NO PILLS FOR YOU!….Kevin blogged about the “Pharmacists’ Rights” movement briefly yesterday and Ed Kilgore has a very funny post on the issue that is worth your time. But I want to pull back for a moment to ask whether there is any “there” there to this UPROAR/CONTROVERSY/CULTURAL WAR TO END ALL WARS.

The Washington Post says there is, devoting a frontpage article to the issue on Monday, declaring: “Pharmacists’ Rights at Front of New Debate.” But let’s look closer. “Some pharmacists across the country are refusing to fill prescriptions for birth control…” “The trend has opend a new front in the nation’s battle over reproductive rights…” Says Steven Aden of the Christian Legal Society, “More and more pharmacists are becoming aware of their right to conscientiously refuse…” [emphasis mine]

Hmm. What kind of a sample are we talking about here? Is a trend thousands of pharmacists? Hundreds? Even a few dozen? Halfway through the piece, reporter Rob Stein admits that “no one knows exactly how often [this] is happening” but notes that cases have been reported in ten states.

Never you mind whether this is a real problem or a trumped-up political issue on both sides, though, because, as we are told in melodramatic fashion: “Pharmacists often risk dismissal or other disciplinary action to stand up for their beliefs, while shaken teenage girls and women desperately call their doctors, frequently late at night, after being turned away by sometimes-lecturing men and women in white coats.”

My. I’m willing to believe that there are a few pharmacists around the country who refuse to dispense birth control (although if they do, that refusal had better be blanket and not on a case-by-case “hmm…I don’t think you have a good enough reason” basis) and that there are a few women who have been denied access to birth control because of it. But unless someone can prove to me that this is more than just a few anecdotes on each side (a la the equally trumped-up Partial-Birth controversy), I’m not convinced that this is anything more than an uproar in search of a problem.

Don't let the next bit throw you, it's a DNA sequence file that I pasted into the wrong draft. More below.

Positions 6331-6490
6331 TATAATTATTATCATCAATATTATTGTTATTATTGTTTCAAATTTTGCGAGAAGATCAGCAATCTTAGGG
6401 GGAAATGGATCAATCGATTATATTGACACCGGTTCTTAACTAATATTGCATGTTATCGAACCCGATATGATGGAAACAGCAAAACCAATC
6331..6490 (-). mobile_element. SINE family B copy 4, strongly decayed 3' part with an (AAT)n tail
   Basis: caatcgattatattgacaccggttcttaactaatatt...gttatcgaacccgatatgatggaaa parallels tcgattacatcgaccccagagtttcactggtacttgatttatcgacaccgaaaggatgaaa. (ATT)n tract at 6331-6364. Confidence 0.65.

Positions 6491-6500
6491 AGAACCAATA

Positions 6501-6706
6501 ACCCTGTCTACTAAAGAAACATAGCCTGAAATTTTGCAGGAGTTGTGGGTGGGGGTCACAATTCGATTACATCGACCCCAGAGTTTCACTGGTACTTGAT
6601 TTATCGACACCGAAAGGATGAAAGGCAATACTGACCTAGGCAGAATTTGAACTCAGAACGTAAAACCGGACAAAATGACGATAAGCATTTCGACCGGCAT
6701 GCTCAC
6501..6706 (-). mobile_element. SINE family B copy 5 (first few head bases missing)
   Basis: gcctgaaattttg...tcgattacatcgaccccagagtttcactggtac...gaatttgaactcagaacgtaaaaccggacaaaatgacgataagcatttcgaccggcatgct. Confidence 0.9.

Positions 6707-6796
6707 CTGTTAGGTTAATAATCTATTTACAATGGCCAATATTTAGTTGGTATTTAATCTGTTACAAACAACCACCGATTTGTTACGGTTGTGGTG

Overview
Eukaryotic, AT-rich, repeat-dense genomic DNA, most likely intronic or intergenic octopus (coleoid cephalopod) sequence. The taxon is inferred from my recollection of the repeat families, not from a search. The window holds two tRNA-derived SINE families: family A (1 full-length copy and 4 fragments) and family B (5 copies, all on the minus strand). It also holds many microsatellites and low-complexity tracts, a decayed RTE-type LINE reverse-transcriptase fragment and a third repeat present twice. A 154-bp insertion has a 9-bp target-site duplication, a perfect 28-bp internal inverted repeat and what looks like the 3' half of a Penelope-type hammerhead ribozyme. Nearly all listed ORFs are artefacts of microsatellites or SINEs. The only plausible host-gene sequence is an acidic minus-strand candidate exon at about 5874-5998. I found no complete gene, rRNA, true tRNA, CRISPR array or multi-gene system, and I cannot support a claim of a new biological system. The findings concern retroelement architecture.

It seems to me that instead of playing into the idea that this is a widespread problem, opponents of the “Pharmacists’ Rights” people should expose the fact that outright opposition to birth control is a pretty radical, minority view. While Americans are becoming more evenly split about when and how to allow abortion, they aren’t confused about birth control–the latest numbers I’ve found (and if you have more recent ones, please send them along) are from Celinda Lake in the 1990s, who found that support for birth control among Catholic Americans was in the high eighties.

The best way to prevent abortions is to prevent unwanted pregnancies. If a small group stands in the way of that effort, they’re the ones who will be responsible for increased abortion rates around the country. That’s your message.

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Amy Sullivan is a Chicago-based journalist who has written about religion, politics, and culture as a senior editor for Time, National Journal, and Yahoo. She was an editor at the Washington Monthly from 2004 to 2006.